Formless Threads & Stratified Dimensions Curated Exhibit
The Falcon Power pop-up art project is a collaboration between New York metropolitan area developers and local artists.
Falcon Power’s latest exhibition is once again hosted at the magnificent space at 1414 Grand Street in Hoboken and runs from June 28, 2016 to September 10, 2016.
This exciting exhibition is curated by Roy Kinzer and features paintings by Tim Daly and Roy Kinzer, and a site-specific installation by KC Tidemand. The exhibition, Formless Threads & Stratified Dimensions, presents a study into the nature of urban rhythms, architectural structure, and unreal dimensions.
Press release for Formless Threads & Stratified Dimensions.
The collision between mass industrialization and the natural world has been the basis of much of Tim Daly’s paintings and drawings for the past three decades.
Tim Daly was born and raised in Jersey City, New Jersey; his home and studio are in Hoboken. He was known early on for his paintings of the mostly unseen landscape surrounding Jersey City and the Meadowlands, and the urban industrial landscape of the New York/New Jersey metropolitan area. His subject matter has expanded to include the rest of the world. Here’s the artist’s description of a favorite memory that epitomizes the Meadowlands, the subject of many of his paintings:
Walking down a narrow trail between the phragmites reeds, turning a corner and coming face to face with a great blue heron that was as surprised as I was. Five feet tall with an 18″ beak, he spread enormous wings and with two slow, noisy wing beats rose straight above me.
Tim Daly has exhibited extensively. For more information about Tim Daly, visit his Web site: www.timdaly.artspan.com.
How can root and fungal formations teach us how to become better citizens, to escape the normative molds that restrict our creative and empathetic qualities? This question is at the heart of my art practice.
It forms itself around a two-part construction, ﬁrstly of visualizing the power structures that arise from a stratiﬁed knowledge production, and secondly, in manipulating these systems. Such power structures are found physically, through architecture and natural topography; psychologically, through cultural norms and immaterially through technology and the virtual world of the internet. They affect us by shaping our collective and individual behavioral patterns, but we in turn affect them.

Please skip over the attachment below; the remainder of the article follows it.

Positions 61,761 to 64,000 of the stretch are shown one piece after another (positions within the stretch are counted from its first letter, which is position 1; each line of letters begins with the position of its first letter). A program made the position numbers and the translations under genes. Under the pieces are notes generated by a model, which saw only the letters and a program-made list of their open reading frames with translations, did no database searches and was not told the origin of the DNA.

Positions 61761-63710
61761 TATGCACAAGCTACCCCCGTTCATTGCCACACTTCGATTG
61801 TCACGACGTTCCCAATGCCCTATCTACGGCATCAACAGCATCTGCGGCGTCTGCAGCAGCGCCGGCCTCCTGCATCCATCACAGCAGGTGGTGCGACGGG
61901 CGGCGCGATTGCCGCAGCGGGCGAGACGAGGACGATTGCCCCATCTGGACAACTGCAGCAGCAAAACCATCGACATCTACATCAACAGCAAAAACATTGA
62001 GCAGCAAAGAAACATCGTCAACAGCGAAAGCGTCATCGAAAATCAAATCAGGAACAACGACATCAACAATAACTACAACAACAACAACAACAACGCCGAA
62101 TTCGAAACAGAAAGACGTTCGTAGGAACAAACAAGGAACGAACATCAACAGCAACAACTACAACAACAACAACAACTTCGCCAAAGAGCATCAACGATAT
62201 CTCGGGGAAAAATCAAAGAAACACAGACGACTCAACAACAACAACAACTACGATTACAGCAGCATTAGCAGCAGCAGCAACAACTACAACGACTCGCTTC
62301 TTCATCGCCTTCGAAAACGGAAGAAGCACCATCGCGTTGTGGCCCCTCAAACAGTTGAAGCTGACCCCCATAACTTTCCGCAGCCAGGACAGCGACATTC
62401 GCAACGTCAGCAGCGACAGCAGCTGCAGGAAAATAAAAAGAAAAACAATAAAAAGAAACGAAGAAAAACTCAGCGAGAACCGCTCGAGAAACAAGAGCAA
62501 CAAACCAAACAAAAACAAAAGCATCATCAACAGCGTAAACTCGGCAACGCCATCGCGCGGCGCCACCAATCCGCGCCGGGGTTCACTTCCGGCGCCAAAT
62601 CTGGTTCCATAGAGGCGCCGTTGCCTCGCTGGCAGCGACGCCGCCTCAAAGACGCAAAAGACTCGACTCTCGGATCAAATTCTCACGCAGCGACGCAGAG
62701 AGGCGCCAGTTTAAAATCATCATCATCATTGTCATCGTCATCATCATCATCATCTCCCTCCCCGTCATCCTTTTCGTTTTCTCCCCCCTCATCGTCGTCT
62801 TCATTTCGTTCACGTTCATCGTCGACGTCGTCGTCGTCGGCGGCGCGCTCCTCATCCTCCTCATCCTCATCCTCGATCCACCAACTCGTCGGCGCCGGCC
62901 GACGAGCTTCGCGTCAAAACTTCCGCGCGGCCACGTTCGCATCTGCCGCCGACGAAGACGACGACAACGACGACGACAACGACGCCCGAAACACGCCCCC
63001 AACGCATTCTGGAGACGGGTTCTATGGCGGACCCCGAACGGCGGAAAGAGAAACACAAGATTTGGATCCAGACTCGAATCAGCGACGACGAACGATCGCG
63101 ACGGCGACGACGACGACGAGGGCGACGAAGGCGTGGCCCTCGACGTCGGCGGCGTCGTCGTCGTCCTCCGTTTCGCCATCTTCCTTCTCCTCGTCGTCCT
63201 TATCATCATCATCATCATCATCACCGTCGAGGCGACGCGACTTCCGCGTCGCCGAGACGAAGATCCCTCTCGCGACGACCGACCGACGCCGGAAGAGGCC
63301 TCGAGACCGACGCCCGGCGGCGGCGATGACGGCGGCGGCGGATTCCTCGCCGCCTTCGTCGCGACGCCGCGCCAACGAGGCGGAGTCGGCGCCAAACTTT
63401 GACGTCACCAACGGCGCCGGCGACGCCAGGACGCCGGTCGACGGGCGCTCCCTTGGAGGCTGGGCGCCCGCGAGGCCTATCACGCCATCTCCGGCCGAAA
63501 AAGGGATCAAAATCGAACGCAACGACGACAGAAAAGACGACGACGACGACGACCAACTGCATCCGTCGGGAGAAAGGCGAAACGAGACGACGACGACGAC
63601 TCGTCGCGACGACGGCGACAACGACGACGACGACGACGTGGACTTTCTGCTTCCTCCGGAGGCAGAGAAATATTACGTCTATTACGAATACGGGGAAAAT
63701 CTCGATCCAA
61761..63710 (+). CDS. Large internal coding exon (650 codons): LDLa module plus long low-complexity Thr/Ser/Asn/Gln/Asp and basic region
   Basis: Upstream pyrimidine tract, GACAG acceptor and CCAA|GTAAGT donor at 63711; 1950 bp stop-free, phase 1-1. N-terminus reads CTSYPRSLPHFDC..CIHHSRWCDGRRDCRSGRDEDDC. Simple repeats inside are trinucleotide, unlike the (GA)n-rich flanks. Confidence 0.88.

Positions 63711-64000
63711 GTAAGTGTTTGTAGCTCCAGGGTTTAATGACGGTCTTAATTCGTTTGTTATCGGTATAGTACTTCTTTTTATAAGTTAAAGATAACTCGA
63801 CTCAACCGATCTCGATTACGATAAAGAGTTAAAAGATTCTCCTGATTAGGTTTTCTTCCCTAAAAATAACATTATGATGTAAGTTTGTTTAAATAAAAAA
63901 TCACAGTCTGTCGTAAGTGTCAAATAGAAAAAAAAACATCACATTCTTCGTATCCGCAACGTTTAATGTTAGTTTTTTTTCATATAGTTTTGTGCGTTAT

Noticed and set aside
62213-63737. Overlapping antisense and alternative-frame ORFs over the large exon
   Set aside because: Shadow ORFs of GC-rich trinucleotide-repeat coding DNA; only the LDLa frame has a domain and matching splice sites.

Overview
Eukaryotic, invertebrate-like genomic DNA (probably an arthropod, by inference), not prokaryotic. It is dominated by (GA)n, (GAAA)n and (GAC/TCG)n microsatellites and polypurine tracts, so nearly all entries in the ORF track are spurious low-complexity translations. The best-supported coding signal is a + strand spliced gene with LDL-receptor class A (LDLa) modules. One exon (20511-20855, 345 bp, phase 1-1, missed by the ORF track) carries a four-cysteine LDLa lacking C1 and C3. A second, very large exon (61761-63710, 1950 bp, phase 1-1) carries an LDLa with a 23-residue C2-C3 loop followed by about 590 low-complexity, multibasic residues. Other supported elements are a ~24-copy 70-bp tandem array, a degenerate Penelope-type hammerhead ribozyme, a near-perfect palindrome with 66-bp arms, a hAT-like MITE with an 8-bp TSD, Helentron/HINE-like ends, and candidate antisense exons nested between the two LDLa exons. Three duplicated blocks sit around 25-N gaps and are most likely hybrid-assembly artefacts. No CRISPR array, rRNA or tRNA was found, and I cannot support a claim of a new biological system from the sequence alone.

We traverse these networks in and out, like a needle weaving itself within a grid of threads, and sometimes we can manipulate or circumvent these systems, causing a paradigm shift in the social fabric. To do so, one ﬁrst has to visualize the boundaries shaped by power/knowledge, and then to play with said limits and disrupt the ﬂow. This is what my work attempts to do; it mimics systems, yet it includes glitches or adaptations in order to change the visual outcome.
My art often ﬁnds itself on a larger scale, such as room installations and in ways that beg for visceral interaction and visual investigation of the space created. Using as few and as basic materials as possible, such as wood, plastic and sheer labor, my artwork center around the notion of production and expansion. I draw inﬂuence from the polarity between reductive and emergent systems, where the former is characterized by its hierarchical networks while the latter is a decentralized web of connectivity. Using these two contrasting networks as a tableau for my work, I exaggerate and play with the limits of their visual properties and through this, explore how they affect our behavior through liberation or restriction.
KC’s Web site: www.kctidemand.com.
Roy Kinzer has been making and teaching art for over 20 years. He has an extensive exhibition record and frequently completes commissions for art consultants, corporations and private collectors. He is a past recipient of the prestigious Pollock-Krasner Artist Grant. He holds a Certificate of Art from the Pennsylvania Academy of the Fine Arts and an MFA from Vermont College of Fine Arts.
His current paintings are titled Urban Planning and Aerial Landscapes. Here is the artist’s description of the work:
My paintings are fractal landscapes and cityscapes derived from digitally altered topographical maps and satellite images. I work in the tradition of the Hudson River School Luminist painters, who used perspective, magnified scale and dramatic lighting to explore the Sublime, the feeling of rapture or awe caused by the beauty and terror of nature. I use Luminist techniques of color and solarization and apply the aesthetics of fractal patterns to simulate a view of earth as taken from a satellite.